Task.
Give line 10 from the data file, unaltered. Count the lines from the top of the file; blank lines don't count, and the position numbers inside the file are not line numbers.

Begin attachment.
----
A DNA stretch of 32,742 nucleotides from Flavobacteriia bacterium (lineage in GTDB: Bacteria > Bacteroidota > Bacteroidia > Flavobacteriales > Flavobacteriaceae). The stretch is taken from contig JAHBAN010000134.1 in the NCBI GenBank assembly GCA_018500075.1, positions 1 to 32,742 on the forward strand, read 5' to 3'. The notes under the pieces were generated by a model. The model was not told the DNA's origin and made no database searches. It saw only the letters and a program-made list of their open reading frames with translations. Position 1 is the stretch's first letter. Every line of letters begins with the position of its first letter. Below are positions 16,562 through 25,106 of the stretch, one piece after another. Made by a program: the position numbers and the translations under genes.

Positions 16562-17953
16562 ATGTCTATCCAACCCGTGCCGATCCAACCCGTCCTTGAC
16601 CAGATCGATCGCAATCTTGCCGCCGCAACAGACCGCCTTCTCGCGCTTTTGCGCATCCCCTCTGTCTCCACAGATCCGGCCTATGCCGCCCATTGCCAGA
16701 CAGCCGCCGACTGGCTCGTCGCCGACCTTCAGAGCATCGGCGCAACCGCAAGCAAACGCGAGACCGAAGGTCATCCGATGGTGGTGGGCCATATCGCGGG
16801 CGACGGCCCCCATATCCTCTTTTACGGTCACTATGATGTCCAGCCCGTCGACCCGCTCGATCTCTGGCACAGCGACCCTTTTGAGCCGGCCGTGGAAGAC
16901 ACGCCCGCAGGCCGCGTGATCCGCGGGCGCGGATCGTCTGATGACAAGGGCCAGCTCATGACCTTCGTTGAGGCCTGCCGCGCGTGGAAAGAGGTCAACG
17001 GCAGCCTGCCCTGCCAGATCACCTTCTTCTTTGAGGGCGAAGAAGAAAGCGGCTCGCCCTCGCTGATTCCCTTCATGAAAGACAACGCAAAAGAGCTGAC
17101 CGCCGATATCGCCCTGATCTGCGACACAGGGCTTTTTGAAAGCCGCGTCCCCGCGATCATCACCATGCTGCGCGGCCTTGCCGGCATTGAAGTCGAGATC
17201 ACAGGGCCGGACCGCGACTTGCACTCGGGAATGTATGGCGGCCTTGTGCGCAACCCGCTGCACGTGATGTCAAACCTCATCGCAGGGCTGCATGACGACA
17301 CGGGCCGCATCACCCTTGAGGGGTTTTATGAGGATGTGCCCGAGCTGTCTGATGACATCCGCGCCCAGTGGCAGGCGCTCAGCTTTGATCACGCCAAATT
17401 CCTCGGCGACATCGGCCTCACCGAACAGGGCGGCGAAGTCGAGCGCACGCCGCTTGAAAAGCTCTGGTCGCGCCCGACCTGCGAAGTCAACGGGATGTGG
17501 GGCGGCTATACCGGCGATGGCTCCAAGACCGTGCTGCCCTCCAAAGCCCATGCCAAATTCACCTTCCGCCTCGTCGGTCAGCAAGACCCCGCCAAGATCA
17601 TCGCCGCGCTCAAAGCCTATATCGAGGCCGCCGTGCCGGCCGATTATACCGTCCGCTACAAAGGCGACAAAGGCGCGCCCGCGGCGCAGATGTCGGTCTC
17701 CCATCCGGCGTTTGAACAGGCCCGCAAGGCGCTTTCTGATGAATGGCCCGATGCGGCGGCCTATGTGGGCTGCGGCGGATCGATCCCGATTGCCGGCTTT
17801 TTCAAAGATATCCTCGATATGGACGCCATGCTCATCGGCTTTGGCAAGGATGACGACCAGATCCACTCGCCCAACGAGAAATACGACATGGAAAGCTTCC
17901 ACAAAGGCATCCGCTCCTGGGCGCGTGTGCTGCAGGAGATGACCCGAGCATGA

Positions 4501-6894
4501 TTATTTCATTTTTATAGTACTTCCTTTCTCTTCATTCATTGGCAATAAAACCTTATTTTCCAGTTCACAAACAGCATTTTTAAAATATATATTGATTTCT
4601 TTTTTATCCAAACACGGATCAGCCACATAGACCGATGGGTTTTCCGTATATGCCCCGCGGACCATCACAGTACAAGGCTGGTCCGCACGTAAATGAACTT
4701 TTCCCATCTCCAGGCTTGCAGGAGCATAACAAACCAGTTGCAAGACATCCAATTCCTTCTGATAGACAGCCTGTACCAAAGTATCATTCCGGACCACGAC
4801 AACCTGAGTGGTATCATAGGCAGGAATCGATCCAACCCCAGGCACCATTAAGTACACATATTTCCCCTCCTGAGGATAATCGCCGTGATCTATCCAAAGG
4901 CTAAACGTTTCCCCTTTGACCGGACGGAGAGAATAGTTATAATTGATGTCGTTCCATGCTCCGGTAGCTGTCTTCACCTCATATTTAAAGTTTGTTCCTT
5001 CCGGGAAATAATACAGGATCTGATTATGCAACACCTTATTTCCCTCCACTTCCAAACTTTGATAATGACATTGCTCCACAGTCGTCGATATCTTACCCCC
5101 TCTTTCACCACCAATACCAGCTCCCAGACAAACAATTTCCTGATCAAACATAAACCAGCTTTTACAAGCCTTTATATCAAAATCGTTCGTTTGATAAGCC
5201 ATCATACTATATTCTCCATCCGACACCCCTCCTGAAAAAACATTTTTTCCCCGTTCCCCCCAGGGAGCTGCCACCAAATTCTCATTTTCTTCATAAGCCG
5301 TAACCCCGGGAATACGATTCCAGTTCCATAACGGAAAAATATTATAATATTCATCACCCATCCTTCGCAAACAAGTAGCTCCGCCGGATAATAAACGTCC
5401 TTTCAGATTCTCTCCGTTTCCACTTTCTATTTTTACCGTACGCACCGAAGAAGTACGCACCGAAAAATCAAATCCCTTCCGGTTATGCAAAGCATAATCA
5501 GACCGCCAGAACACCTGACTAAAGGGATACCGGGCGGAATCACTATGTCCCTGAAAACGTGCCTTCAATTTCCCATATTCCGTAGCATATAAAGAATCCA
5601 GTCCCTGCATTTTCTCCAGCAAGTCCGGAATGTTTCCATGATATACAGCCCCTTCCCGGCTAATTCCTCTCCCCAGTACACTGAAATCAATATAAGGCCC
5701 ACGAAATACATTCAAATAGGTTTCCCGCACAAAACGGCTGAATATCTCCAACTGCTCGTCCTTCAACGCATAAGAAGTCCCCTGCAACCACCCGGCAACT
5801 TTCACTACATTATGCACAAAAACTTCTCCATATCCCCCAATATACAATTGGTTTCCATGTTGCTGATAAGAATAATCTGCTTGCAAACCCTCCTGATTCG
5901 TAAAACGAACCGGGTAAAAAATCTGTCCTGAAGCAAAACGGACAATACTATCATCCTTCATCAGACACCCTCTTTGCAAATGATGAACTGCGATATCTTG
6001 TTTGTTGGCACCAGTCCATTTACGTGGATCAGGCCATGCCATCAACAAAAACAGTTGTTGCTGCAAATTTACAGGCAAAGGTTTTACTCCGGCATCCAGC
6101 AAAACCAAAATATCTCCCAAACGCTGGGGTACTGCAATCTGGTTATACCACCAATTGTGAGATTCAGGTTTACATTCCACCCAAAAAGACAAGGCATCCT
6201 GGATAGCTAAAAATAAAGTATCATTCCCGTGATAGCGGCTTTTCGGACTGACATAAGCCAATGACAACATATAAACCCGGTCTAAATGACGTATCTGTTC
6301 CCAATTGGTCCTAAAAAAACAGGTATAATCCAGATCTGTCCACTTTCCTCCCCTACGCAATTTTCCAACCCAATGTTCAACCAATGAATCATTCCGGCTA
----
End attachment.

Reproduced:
17201 ACAGGGCCGGACCGCGACTTGCACTCGGGAATGTATGGCGGCCTTGTGCGCAACCCGCTGCACGTGATGTCAAACCTCATCGCAGGGCTGCATGACGACA